Survivors of Peshawar school attack grapple with severe trauma

The inside of Peshawar's Army Public School after the massacre. (Photo credit: Fakhar Kakakhel)

In Pakistan, the official three-day mourning period is over for the more than 130 victims of a recent Taliban attack on a school in Peshawar, but the signs of collective trauma are just starting to emerge. Classes are due to resume  January 12th, but as Fakhar Kakakhel reports, enrollment is expected to nosedive as survivors and their immediate family grapple with fear and depression.

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The city of Peshawar is still in the grip of fear and mourning weeks after a Taliban attack on a school killed 134 students and eight teachers. Since then, thousands of people have visited the Army Public School to express solidarity with the victims. But memories of the scenes from that day haunt the children who narrowly escaped death inside the school.

Tenth grade student Zahid Ayub was inside the main auditorium and witnessed the killings of many classmates.

“There were two gunmen and they opened fire on the children,” he said. “I was with three classmates in the auditorium where most of the children were killed. We tried to hide behind a row of chairs there. We all laid down. One terrorist came and sprayed bullets on us. I was underneath my friends and all three of them were killed. I can still feel the last movements of my dead friends. It’s horrible, I cannot express it.”

Parents of the students are also still in shock. On the day they heard about the shooting, many ran directly to the school to search for their kids among the dead bodies.

“Only a mother can tell you what it feels like when she is dead sure that she has lost her child and she is running to search for her son’s body,” said Samina, the mother of one student. “By that time I was just weeping wondering if my son was in pain and missing me. What would be his last words? Though my son was among the rescued, I’m still feeling that trauma. I am not going to send my child to that school again. Imagine when we heard about what happened how terrifying it was. These are innocent kids. How is witnessing this bloodshed going to affect their minds? I am not satisfied yet about security at the school. It’s the government’s responsibility and they are still doing nothing.”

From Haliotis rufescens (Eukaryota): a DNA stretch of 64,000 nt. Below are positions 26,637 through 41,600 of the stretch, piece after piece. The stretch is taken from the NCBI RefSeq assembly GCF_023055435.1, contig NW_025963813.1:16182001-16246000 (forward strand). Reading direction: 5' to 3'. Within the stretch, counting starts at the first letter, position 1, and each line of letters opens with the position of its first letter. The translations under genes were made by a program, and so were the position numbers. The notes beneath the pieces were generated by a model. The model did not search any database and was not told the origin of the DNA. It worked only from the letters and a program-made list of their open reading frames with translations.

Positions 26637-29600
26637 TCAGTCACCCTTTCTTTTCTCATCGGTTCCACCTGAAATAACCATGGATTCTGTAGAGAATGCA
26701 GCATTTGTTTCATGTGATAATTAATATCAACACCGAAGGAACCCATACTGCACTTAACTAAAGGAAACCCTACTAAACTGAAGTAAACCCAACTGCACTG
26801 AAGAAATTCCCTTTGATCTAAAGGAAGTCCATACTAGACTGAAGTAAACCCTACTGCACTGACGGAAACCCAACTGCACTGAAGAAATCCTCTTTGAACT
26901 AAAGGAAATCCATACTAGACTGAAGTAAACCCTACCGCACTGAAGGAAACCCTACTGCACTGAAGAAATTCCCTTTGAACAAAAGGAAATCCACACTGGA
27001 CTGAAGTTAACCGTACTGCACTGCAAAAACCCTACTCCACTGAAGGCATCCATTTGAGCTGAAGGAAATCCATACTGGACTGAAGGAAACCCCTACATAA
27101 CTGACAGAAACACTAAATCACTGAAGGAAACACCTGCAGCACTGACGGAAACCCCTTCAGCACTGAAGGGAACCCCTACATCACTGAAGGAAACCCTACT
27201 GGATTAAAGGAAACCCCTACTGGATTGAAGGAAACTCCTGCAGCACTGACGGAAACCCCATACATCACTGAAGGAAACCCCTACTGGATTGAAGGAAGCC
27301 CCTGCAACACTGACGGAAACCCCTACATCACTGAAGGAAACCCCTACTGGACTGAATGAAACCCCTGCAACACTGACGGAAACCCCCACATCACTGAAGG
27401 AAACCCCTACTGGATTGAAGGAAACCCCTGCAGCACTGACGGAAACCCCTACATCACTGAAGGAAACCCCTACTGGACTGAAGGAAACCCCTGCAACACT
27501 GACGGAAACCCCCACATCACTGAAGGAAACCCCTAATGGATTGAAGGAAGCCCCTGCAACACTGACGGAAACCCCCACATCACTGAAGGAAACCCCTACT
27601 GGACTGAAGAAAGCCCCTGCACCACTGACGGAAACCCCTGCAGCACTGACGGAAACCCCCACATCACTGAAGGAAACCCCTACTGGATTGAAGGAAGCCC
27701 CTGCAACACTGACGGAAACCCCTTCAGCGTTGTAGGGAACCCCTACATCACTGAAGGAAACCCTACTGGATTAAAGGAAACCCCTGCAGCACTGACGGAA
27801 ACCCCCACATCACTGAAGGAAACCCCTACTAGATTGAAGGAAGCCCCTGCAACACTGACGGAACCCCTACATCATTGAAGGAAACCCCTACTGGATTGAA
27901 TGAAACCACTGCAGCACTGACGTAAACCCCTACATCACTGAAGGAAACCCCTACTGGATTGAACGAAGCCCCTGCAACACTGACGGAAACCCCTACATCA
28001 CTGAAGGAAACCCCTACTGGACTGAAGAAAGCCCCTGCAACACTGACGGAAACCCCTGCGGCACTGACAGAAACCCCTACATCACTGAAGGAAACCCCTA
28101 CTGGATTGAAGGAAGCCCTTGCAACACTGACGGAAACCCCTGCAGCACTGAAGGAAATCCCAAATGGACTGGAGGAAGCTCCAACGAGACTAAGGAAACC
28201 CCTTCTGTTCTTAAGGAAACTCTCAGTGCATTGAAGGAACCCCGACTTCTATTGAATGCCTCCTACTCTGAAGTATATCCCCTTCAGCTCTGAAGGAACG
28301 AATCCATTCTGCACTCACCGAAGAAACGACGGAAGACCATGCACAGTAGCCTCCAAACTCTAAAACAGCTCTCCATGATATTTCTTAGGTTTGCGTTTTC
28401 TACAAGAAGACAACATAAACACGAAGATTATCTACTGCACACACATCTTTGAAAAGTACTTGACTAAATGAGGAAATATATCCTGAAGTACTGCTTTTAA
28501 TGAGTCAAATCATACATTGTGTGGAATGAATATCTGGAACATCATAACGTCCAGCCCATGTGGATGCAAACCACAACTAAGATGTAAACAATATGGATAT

The school, which goes from first to twelfth grade, had 1500 students enrolled at the time of the attack. Many do not plan to return when classes resume on the 12th of January.  Among them is ten-year-old Ahsan who says he now “feels terrified when left alone” and that memories of the voices of his classmates who were killed in the attack continue to haunt him.

The provincial government of Khyber Pakhtunkhwa closed all educational institutions temporarily in the wake of the attack. But experts believe the process of healing the minds of citizens will take time.

“This has an everlasting effect,” says Professor Doctor Khalid Mufti, one of Pakistan’s top psychiatrists. He is leading a team to evaluate the effects of trauma in the families of victims of the school attack. “The quality of life is impaired, people are numb, people feel insecure, the whole city feels insecure. The children who are affected, particularly those who are alive and when they have seen their own brothers and sisters killed in front of those they are very angry. They are absolutely perplexed. When we went to their homes they ask one question: will they ever go to school?”

The government estimates more than 50 thousand people have lost their lives during the war on terror in Pakistan, and the country has witnessed hundreds of horrific incidents. Unlike soldiers exposed to violence on a battlefield for limited tours of duty, the traumatic stress experienced by civilians in Pakistan’s Federally Administered Tribal Areas is ongoing with no clear end in sight.

While psychologists can try to treat survivors and victims’ families and can pull their children out of school, the root cause of the conflict remains intact and civilians pay the highest price.

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